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University research and the location of business R&D

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  • Laura Abramovsky

    ()
    (Institute for Fiscal Studies)

  • Rupert Harrison
  • Helen Simpson

    ()
    (Institute for Fiscal Studies and CMPO, Bristol)

Abstract

We investigate the relationship between the location of private sector R&D labs and university research departments in Great Britain. We combine establishment-level data on R&D activity with information on levels and changes in research quality from the Research Assessment Exercise. The strongest evidence for co-location is for pharmaceuticals R&D, which is disproportionately located near to relevant university research, particularly 5 or 5* rated chemistry departments. This relationship is stronger for foreign-owned labs, consistent with multinationals sourcing technology internationally. We also find some evidence for co-location with lower rated research departments in industries such as machinery and communications equipment.

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Bibliographic Info

Paper provided by Institute for Fiscal Studies in its series IFS Working Papers with number W07/02.

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Length: 45 pp.
Date of creation: Jan 2007
Date of revision:
Handle: RePEc:ifs:ifsewp:07/02

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  1. Bartel, Ann P & Lichtenberg, Frank R, 1987. "The Comparative Advantage of Educated Workers in Implementing New Technology," The Review of Economics and Statistics, MIT Press, vol. 69(1), pages 1-11, February.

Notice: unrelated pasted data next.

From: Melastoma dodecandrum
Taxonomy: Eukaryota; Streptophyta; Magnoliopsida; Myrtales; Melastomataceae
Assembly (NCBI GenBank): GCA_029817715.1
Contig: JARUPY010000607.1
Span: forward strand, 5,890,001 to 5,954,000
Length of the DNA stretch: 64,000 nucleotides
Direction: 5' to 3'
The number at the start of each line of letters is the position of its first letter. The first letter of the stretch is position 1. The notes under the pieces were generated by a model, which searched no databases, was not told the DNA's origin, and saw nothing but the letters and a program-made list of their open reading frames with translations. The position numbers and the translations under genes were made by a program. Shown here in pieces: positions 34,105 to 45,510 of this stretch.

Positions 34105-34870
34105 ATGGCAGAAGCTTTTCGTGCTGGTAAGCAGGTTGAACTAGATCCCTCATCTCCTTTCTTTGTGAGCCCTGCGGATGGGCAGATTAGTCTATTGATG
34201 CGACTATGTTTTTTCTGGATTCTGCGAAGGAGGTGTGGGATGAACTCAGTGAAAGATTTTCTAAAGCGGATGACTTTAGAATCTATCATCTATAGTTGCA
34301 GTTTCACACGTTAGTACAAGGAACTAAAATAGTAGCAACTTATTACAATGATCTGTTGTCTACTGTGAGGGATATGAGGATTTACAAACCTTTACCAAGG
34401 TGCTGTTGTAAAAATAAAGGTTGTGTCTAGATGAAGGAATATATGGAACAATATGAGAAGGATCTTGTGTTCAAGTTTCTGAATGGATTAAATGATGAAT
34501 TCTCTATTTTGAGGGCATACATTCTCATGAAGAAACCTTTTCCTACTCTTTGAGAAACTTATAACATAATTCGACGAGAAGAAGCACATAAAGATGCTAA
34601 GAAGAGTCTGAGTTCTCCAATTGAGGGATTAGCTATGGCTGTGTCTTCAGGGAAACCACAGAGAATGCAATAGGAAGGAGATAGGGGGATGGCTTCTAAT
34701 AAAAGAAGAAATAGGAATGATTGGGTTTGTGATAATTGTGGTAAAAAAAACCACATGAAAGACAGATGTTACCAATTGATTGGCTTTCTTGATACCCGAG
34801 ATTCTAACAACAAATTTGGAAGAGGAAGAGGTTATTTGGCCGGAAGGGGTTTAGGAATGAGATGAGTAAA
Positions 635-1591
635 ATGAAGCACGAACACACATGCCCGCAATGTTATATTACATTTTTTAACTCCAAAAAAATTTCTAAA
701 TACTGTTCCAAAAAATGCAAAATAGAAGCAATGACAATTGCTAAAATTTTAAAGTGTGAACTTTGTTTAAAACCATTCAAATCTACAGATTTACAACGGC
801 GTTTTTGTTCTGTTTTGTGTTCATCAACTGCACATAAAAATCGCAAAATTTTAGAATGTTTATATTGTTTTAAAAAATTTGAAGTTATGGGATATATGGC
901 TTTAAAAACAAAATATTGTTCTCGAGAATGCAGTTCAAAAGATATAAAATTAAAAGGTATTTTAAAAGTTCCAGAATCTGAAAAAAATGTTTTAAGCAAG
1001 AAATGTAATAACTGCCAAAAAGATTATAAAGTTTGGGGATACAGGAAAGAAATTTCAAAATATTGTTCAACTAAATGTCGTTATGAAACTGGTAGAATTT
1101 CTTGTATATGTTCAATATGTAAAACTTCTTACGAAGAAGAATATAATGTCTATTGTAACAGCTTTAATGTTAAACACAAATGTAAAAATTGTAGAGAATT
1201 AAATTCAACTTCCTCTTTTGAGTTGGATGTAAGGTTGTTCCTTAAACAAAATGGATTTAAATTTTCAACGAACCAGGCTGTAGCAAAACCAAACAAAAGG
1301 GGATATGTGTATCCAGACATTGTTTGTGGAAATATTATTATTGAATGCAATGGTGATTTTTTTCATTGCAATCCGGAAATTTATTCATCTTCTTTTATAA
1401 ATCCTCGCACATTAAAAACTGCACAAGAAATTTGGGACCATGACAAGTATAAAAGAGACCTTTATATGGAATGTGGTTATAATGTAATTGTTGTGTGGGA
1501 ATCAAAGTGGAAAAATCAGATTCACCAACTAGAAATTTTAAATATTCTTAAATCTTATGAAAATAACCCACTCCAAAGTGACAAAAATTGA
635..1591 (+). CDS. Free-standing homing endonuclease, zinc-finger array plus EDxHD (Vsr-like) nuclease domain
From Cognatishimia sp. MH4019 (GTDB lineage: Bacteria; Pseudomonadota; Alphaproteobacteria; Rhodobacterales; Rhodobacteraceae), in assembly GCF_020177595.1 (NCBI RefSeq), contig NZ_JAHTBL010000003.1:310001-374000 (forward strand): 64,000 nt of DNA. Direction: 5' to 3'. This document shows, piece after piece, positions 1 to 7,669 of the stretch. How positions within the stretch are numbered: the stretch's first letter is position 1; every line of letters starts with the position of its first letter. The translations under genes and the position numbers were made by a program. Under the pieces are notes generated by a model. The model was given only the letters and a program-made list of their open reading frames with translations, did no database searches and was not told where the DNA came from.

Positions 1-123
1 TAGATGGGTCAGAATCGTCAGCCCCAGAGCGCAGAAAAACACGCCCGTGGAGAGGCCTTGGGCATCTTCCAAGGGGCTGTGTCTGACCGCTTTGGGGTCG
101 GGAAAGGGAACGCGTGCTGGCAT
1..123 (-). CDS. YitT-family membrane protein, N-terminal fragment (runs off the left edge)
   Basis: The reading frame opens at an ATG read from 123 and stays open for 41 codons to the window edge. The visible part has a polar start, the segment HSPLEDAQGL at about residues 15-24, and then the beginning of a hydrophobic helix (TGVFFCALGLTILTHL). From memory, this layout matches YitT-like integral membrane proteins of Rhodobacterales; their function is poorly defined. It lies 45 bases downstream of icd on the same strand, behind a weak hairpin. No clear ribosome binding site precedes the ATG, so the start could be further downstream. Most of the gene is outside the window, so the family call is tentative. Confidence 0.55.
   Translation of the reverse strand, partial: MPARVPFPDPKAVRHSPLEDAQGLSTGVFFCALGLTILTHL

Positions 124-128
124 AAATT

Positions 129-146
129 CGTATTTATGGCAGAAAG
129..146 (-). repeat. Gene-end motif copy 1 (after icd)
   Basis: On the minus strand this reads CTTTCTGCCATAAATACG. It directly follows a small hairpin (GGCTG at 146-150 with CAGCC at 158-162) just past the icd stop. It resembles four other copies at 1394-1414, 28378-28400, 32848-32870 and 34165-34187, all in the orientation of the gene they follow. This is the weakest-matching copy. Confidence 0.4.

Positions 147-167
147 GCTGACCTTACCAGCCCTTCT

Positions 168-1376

2. Stuart S. Rosenthal & William C. Strange, 1999. "Geography, Industrial Organization, and Agglomeration," Center for Policy Research Working Papers 14, Center for Policy Research, Maxwell School, Syracuse University.
  3. Audretsch, David B & Feldman, Maryann P, 1996. "R&D Spillovers and the Geography of Innovation and Production," American Economic Review, American Economic Association, vol. 86(3), pages 630-40, June.
  4. Karlsson, Charlie & Andersson, Martin, 2005. "The Location of Industry R&D and the Location of University R&D - How are They related?," Working Paper Series in Economics and Institutions of Innovation 38, Royal Institute of Technology, CESIS - Centre of Excellence for Science and Innovation Studies.
  5. Dietmar Harhoff, 1999. "Firm Formation And Regional Spillovers - Evidence From Germany," Economics of Innovation and New Technology, Taylor & Francis Journals, vol. 8(1-2), pages 27-55.
  6. Feldman, Maryann P. & Audretsch, David B., 1999. "Innovation in cities:: Science-based diversity, specialization and localized competition," European Economic Review, Elsevier, vol. 43(2), pages 409-429, February.
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